August 28, 2017

Back to the Drawing Board

August 28, 2017 (240/365)

This morning as faculty and staff gathered to begin the 2017-2018 school year, we watched Most Likely to Succeed, a documentary "examining education in America and inspiring school communities to re-imagine what students and teachers are capable of doing" (IMDb). The film explores the challenge of providing students with the tools to be successful in the 21st Century and beyond. The Pewaukee School District has identified Personalized Learning Guiding Principles "to create an environment that supports and challenges students on their individual pathways towards maximizing their knowledge and skills based on individual interest, motivation, and readiness." These principles include standards-based instruction and assessment, focusing on higher order thinking and student agency, authentic and relevant learning experiences that are digitally rich and tech-infused, and flexible learning spaces and structures.

As I begin my twenty-fourth year in the Pewaukee School District and my fifth year as an instructional coach, I have been reflecting on the idea of iteration. Merriam-Webster defines iteration as "a process of iterating or repeating, such as a procedure in which repetition of a sequence of operations yields results successively closer to a desired result or the repetition of a sequence of instructions until a condition is met." Each new school year, each new day, each new lesson is an iteration, an opportunity to get closer to our desired result -- the District's mission to "Opening the Door to Each Child's Future."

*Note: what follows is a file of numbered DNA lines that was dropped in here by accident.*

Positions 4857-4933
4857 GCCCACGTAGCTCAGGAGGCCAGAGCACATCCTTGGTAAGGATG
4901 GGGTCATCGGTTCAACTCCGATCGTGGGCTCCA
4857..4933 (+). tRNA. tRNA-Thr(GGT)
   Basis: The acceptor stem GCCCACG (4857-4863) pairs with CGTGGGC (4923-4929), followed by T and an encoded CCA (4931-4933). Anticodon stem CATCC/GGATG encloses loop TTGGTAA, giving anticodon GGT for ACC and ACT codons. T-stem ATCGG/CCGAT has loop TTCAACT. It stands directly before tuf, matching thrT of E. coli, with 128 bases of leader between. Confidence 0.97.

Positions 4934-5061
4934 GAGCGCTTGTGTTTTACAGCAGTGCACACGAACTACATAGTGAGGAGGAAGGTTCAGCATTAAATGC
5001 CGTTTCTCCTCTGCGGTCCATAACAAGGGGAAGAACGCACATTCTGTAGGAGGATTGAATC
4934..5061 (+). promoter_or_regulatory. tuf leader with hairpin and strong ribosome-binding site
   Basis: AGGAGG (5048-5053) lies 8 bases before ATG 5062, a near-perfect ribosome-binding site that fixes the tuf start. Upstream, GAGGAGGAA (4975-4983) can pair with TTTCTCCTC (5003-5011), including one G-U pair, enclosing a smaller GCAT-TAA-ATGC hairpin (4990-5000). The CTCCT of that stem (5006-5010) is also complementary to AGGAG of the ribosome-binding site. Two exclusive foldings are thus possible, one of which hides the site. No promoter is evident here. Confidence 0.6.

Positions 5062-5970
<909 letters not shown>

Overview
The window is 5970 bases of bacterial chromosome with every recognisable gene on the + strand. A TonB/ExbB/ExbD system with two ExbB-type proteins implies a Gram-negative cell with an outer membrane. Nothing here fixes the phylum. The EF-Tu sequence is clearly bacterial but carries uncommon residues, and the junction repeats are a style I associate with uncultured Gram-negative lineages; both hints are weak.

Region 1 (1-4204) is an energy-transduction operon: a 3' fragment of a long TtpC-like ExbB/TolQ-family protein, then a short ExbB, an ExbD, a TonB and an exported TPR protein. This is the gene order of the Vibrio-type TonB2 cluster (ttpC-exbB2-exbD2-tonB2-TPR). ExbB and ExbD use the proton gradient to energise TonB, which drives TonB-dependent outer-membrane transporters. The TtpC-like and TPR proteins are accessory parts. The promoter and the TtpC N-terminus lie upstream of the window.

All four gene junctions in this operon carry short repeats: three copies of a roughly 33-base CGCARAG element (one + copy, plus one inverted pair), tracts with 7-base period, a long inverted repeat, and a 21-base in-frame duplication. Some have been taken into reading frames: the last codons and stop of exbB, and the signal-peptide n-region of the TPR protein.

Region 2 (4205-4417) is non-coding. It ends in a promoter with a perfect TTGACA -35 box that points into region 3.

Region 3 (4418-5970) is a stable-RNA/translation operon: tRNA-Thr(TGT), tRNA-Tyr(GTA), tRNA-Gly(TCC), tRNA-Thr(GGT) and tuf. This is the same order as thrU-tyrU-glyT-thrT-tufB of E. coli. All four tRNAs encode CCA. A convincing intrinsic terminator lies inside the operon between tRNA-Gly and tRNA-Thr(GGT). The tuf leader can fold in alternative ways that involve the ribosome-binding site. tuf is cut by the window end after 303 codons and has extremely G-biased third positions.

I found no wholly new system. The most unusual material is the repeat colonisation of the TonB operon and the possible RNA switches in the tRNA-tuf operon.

At the end of each academic year we gather again to celebrate our successes. Yet, as school begins again in the fall, we also examine what we could do differently to prepare students to be successful beyond our doors. An iteration isn't merely a do-over of what's been done before. It requires thoughtful reflection, critical evaluation, and a spirit of innovation to create a new, even better version of the learning experiences that we provide. Iteration also requires perseverance; to use educational buzzwords, iteration requires a growth mindset and grit. As I watched Most Likely to Succeed, I was most impressed by Brian and the High Tech High educators who worked with him. Despite a lot of hard work, time, and determination, Brian's project was not ready for the showcase at the end of the school year. While the other students reflected on their successes, Brian and his teachers continued to work well into the summer until finally, he finally met his goal. What an authentic, lasting lesson for both students and educators! 

Learning should not be confined within the walls of an institution. It isn't time-bound or even summative. So, it is with determination and excitement that I begin yet another iteration -- another attempt at helping teachers leverage technology to maximize student engagement and achievement, another opportunity to make mistakes, to learn from successes as well as failures, to grow as an educator and a person. This is my WHY!